Oak Harbor Library Blog

Monday, March 24, 2008

Birth Order - Does it really make a difference?

New research has confirmed what many parents quietly fear: Firstborn children get more attention, and it does make a difference. A new study by economist Joseph Price of Brigham Young University shows that on average first-born children receive 3,000 extra "quality" hours from ages 4 to 13, when other siblings are in the picture. That's an average of 25 extra minutes per day with Mom, and 20 extra minutes a day with Dad, across a nine-year span. The difference helps explain findings that show firstborn children get better test scores, more education and higher-paying jobs.
Quality time is defined as minutes spent together on such activities as homework, meals, reading, playing, sports, arts and conversation. In every category, firstborns got more, according to the study. Price pointed out that while parents generally spend equal time with their children on any given day, they tend to spend less time as the family ages. For example, mothers in two-child families spend 136 minutes per day with their firstborn at age 7. By the time the second child is 7, they spend 114 minutes. And, of course, younger siblings are often more interested in spending time with their older brothers and sisters than with their parents.
Birth order differences were greatest in activities Price thought were the most important: reading and playing together. The short answer for parents is, "Keep reading to your children." Library staff can help find read-aloud books that will appeal to a variety of ages. Making time to read to and play with children really does make difference in their ultimate success. The time to invest is now, and the activity can be fun for everyone.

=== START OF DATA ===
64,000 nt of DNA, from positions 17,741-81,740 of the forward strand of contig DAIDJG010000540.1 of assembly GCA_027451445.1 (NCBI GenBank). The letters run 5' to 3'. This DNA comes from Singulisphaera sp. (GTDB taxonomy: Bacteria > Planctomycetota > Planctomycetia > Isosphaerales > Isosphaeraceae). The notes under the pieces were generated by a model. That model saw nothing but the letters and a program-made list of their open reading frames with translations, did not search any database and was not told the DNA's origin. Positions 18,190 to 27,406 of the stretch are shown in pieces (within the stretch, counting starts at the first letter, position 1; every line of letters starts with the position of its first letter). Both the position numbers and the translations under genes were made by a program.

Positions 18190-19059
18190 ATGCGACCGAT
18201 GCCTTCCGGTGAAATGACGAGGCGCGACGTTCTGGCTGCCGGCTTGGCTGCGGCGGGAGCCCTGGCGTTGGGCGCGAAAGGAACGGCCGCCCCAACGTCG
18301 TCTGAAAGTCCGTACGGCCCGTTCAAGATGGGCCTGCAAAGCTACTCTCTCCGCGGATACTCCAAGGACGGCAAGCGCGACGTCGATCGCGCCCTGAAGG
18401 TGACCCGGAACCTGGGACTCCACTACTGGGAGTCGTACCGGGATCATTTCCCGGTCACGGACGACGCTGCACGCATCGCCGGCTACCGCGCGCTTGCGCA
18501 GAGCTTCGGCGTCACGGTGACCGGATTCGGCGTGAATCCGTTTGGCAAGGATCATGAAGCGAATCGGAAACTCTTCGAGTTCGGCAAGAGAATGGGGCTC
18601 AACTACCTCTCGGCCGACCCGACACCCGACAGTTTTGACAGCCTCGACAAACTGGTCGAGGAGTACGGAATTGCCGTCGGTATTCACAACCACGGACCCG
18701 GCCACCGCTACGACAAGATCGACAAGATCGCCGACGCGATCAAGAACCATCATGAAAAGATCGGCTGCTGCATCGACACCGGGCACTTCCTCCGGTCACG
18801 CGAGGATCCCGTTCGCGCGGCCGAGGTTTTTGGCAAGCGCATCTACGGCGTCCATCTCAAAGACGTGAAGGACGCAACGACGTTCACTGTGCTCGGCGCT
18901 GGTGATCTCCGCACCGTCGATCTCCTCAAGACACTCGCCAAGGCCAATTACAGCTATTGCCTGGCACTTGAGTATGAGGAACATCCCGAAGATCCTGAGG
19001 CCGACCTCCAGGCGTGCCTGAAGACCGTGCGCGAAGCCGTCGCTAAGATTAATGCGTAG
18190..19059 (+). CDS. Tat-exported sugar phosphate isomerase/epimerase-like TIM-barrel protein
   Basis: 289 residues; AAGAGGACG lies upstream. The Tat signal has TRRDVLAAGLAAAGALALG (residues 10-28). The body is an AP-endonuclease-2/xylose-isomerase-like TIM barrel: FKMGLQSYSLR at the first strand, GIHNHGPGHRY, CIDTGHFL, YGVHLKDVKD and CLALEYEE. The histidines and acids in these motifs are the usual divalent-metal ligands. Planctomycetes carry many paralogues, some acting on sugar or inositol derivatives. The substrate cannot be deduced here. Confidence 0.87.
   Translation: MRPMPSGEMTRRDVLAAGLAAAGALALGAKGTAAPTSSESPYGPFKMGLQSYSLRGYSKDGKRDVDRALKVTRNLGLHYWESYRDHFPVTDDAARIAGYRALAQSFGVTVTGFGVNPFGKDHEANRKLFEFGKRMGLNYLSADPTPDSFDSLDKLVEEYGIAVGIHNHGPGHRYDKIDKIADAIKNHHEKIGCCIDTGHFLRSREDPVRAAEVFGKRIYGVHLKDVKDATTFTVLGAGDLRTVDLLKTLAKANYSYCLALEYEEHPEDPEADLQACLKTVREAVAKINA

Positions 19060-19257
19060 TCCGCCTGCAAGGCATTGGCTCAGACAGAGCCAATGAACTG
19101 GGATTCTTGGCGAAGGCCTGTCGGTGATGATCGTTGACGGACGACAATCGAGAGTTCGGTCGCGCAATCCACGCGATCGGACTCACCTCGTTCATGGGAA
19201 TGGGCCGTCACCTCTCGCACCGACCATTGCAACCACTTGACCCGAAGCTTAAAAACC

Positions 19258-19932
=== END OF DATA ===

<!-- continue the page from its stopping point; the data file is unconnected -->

Here are some recommended Read-Alouds for families with older children:
No talking The noisy fifth grade boys of Laketon Elementary School challenge the equally loud fifth grade girls to a "no talking" contest.Clements, Andrew, 1949- J CLEMENT
The last girls of Pompeii In Pompeii, in the summer of A.D. 79, Julia and Mitka appear to lead opposite lives. Julia is the daughter of a wealthy ship-builder; Mitka is an orphan. Julia bears the Curse of Venus, a withered arm; Mitka's beauty turns heads. Julia is free; Mitka is her slave. Then Julia learns that her parents are planning to put her in the service of the Temple of Damia, the center of a cultish new religion, and Mitka will be sold to an awful man who plans to make her his concubine. But when Mt. Vesuvius erupts, Julia's and Mitka's fates are forever altered, forcing them both to face the true meaning of freedom.Lasky, Kathryn. J LASKY
The Neddiad : how Neddie took the train, went to Hollywood, and saved civilization Young Neddie goes on a life-changing and epic journey in this original and hilarious story in which Neddie, three good friends, a shaman, a ghost, and a little maneuver known as the French substitution determine the fate of the world.Pinkwater, Daniel Manus, 1941- J PINKWAT
Garden of the purple dragon In China during the Han Dynasty, young Ping, doubting that she is the true dragonkeeper, struggles to care for the baby dragon, Kai, in the desolate mountains of Tai Shan, until fate leads her back to the Imperial Palace and the Garden of the Purple Dragon, but even in the safety of the palace, enemies abound and tempt her to try to escape her destiny.Wilkinson, Carole. J WILKINS